The United States Court of Appeals for the Fifth Circuit issued an important decision today allowing seamen to recover punitive damages for their vessel owner/employer’s willful and wanton breach of its general maritime law duty to provide a seaworthy vessel. Obviously, vessel/drilling rig operators in the marine, offshore, and energy industries are impacted by this decision and should be aware of its important holding.
At the District Court, plaintiffs/rig crewmembers filed suits against their employer stating causes of action for general maritime law unseaworthiness and negligence under the Jones Act. The rig crewmembers sought compensatory as well as “punitive and/or exemplary” damages arising out of an incident that occurred when derrick pipe shifted on a drilling rig causing the rig to topple over. The rig owner/employer moved to dismiss the claims for punitive damages by arguing that punitive damages were not an available remedy for unseaworthiness or Jones Act negligence. The Magistrate Judge agreed and dismissed all claims for punitive damages.
The rig crewmembers appealed the judgment and contended that prior federal case law mandates that federal courts, in exercising their maritime lawmaking authority, cannot authorize a more expansive remedy for a general maritime cause of action such as unseaworthiness than exists for a parallel statutory maritime cause of action (Jones Act), if, at the time the statutory cause of action or remedy was enacted, the parallel cause of action or remedy did not exist under general maritime law. In other words, the rig crewmembers contended that punitive damages remain available as a remedy for the general maritime law cause of action for unseaworthiness because, like maintenance and cure, unseaworthiness was established as a cause of action before Congress passed the Jones Act.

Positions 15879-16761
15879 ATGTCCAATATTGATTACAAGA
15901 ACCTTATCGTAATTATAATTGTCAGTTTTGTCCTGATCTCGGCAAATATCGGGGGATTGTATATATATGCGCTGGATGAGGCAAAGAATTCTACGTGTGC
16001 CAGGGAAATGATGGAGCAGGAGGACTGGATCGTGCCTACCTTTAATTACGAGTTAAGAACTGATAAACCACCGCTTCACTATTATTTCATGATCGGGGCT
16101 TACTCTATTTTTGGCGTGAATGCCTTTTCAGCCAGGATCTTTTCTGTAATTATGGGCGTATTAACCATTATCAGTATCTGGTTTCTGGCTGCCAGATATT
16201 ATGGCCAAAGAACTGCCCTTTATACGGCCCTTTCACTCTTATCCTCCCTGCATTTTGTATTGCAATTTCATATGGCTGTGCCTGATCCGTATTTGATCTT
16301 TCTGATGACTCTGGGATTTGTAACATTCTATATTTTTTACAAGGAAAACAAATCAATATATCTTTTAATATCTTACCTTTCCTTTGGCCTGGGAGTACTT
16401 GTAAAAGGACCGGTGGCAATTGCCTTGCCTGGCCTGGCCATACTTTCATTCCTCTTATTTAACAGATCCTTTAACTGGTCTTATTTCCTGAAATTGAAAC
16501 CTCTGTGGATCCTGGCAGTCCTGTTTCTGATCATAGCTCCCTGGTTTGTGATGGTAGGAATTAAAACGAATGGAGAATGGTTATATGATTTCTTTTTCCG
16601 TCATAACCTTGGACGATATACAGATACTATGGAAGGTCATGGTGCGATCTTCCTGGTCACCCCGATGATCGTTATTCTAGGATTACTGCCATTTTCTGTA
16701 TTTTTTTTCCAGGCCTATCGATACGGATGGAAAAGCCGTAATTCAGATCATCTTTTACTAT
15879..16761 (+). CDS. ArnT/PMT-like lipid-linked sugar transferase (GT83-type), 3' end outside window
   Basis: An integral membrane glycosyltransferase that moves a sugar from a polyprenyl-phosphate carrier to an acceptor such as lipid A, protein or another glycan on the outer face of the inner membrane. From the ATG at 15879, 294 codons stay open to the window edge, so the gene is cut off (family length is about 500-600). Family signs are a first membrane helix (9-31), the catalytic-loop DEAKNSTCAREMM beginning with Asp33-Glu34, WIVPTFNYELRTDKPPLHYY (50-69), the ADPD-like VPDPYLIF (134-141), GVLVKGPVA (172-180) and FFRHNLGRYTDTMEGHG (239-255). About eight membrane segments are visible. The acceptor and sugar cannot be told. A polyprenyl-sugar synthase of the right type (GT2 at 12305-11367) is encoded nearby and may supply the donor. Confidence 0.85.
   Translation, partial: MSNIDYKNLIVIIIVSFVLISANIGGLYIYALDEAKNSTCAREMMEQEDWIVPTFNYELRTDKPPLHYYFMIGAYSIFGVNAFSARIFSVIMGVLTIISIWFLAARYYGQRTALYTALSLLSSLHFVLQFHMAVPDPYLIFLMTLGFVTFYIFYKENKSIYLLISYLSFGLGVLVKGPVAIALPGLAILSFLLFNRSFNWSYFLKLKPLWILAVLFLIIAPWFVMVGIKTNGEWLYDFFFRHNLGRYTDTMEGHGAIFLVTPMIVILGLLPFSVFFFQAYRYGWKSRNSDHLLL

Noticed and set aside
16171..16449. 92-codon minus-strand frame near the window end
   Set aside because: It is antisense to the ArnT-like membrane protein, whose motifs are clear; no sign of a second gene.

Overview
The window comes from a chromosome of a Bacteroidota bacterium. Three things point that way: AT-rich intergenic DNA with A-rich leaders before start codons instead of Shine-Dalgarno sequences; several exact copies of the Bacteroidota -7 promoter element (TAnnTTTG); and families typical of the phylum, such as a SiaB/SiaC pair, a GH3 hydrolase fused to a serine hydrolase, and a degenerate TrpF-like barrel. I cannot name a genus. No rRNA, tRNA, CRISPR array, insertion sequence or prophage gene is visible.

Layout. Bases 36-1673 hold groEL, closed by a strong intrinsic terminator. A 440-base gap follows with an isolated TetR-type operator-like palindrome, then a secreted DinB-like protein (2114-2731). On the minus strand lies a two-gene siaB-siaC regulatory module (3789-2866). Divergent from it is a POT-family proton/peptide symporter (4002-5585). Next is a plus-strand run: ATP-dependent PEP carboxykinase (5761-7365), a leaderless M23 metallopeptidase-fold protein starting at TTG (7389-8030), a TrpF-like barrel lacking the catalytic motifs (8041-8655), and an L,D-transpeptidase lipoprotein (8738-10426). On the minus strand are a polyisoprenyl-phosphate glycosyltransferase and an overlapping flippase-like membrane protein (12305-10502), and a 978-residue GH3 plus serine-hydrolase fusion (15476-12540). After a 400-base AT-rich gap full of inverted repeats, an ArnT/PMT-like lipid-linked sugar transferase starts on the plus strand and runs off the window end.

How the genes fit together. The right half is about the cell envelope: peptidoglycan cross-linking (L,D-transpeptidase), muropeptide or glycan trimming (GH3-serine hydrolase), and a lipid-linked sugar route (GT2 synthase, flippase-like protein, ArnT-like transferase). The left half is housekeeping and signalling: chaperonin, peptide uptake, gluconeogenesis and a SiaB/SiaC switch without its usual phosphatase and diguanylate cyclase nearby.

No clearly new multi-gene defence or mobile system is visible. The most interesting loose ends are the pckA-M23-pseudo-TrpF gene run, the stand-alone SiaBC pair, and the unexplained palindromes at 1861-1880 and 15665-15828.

The Fifth Circuit relied on the rule established by the Supreme Court in Atlantic Sounding Co. Inc. v. Townsend, 557 U.S. 404, 424 (2009), (which restored the availability of punitive damages for maintenance and cure claims under general maritime law): if a general maritime law cause of action (unseaworthiness) and remedy (punitive damages) were established before the passage of the Jones Act, and the Jones Act did not address that cause of action or remedy, then that remedy remains available under that cause of action unless and until Congress intercedes. The Court concluded that punitive damages remain available to seamen as a remedy for the general maritime law claims of unseaworthiness.
The outcome of this matter is significant because it expands the available remedies to seamen, and so, in certain situations, may arguably expand a vessel owner/employers’ exposure where the unseaworthy condition resulted from willful and wanton conduct.
The case is Haleigh Janee McBride, et al v. Estis Well Service, L.L.C., No. 12-30714.